Wednesday, June 18, 2008

The story of a basketball team and the girl who loved them.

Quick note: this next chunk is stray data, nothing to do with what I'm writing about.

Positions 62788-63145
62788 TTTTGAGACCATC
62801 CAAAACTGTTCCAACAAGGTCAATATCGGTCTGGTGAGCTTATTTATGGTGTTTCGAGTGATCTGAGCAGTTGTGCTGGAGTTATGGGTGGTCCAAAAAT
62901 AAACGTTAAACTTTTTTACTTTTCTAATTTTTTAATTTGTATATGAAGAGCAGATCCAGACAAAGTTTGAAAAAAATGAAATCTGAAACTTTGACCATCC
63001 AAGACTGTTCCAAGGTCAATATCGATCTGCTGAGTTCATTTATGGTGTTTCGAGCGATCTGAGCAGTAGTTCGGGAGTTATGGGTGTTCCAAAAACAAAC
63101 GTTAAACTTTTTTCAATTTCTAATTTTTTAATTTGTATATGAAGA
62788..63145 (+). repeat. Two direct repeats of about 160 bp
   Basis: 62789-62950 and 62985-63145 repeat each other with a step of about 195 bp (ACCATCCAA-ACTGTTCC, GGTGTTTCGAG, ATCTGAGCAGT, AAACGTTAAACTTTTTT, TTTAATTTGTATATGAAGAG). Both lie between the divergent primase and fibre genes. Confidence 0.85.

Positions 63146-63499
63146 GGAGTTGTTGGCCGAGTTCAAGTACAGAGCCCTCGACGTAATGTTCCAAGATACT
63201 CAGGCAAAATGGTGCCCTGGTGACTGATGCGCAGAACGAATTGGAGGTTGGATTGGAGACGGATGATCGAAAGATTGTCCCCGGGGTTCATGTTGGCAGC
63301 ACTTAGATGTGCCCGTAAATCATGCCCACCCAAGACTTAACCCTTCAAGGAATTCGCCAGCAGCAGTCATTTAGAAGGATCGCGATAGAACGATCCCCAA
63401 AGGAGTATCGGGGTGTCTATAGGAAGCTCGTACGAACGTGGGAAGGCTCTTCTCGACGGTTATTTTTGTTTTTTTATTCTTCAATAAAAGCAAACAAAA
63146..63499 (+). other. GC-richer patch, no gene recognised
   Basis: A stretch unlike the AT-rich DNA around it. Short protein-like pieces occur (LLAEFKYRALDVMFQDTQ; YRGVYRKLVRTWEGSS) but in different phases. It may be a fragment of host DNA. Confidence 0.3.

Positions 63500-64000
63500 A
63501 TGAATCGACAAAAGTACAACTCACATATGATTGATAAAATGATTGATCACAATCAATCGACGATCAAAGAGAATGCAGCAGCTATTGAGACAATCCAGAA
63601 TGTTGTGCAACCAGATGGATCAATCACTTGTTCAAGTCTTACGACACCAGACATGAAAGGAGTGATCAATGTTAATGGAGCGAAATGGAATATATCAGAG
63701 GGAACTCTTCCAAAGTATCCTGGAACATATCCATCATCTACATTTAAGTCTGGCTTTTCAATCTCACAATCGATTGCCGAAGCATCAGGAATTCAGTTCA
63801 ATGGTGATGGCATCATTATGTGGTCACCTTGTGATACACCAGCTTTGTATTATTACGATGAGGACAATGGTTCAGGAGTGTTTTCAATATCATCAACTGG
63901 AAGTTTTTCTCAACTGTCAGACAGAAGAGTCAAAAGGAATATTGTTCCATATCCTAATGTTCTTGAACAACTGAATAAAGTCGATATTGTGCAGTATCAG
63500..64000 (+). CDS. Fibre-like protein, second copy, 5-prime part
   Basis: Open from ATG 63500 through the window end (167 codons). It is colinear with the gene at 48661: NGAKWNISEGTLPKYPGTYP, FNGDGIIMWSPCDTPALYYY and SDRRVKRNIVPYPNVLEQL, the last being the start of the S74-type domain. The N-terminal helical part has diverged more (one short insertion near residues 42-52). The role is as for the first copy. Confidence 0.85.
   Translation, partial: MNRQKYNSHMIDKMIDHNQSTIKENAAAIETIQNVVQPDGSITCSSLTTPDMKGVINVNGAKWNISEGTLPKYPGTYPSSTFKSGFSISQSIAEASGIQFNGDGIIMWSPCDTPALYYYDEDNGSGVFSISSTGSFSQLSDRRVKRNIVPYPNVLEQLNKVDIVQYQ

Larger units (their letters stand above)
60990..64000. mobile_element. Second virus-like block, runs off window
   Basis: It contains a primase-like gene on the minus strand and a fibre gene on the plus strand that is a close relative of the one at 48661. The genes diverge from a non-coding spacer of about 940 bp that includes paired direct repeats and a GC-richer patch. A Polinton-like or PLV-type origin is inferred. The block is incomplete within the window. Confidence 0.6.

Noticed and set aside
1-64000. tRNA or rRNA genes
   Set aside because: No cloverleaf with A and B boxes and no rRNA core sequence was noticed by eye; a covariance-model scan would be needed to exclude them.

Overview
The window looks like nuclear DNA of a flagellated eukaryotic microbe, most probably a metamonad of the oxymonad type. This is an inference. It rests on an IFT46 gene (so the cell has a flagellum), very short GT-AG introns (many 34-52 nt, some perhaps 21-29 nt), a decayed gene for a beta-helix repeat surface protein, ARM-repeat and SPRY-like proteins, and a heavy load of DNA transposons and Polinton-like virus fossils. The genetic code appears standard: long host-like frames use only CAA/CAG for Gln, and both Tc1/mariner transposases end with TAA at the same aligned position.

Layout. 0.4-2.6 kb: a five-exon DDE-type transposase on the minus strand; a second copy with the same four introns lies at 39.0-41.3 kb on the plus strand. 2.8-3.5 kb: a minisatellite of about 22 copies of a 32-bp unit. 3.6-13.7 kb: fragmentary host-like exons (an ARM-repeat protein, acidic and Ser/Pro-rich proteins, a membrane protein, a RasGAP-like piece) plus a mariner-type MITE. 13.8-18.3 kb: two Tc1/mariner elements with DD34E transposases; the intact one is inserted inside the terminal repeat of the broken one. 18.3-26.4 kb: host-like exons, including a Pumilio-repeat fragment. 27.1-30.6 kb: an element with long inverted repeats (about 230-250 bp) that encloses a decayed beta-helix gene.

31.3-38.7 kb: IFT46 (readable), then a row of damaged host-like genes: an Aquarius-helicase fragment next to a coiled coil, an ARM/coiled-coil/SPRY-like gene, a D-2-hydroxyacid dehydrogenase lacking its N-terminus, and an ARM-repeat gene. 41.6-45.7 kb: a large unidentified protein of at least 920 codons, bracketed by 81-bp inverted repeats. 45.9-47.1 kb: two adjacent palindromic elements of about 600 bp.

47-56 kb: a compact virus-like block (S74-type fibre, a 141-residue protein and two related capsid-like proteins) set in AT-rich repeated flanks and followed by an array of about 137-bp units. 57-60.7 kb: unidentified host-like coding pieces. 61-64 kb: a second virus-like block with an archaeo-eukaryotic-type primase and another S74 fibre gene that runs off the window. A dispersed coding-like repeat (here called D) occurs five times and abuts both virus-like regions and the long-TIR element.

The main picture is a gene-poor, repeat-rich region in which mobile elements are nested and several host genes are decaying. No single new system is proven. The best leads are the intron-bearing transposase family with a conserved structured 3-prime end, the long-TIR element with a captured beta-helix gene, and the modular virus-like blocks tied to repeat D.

I grew up in a basketball household. My dad loves the game and played in high school and college (Cal Tech and UC-Riverside). He had high hopes for his three tall, moderately athletic daughters. He took us to the park and had us shoot free throws. He sent us to boy's basketball camp. (Note to parents: never do this to your 12 year old daughter who has braces, a mullet, and stick legs.) Unfortunately, we are all inexplicably terrible at the sport of basketball. But we still loved watching it. Specifically, watching the Boston Celtics. Larry, the Chief, McHale, DJ, Ainge, KC Jones, Red, etc. We used to gather around the tv in the den while our parakeets chirped like mad because they liked the sound of the squeaking sneakers on the parquet. A couple of times a year, we all headed in to the Garden, the hot, steamy old Garden and watched from our rickety obstructed view seats, ducking down to see the court around whatever overhang or pole was in the way. Sometimes, come playoff time, I couldn't even watch the end of close games. I'd leave the room because my heart felt like it was going to explode in my chest.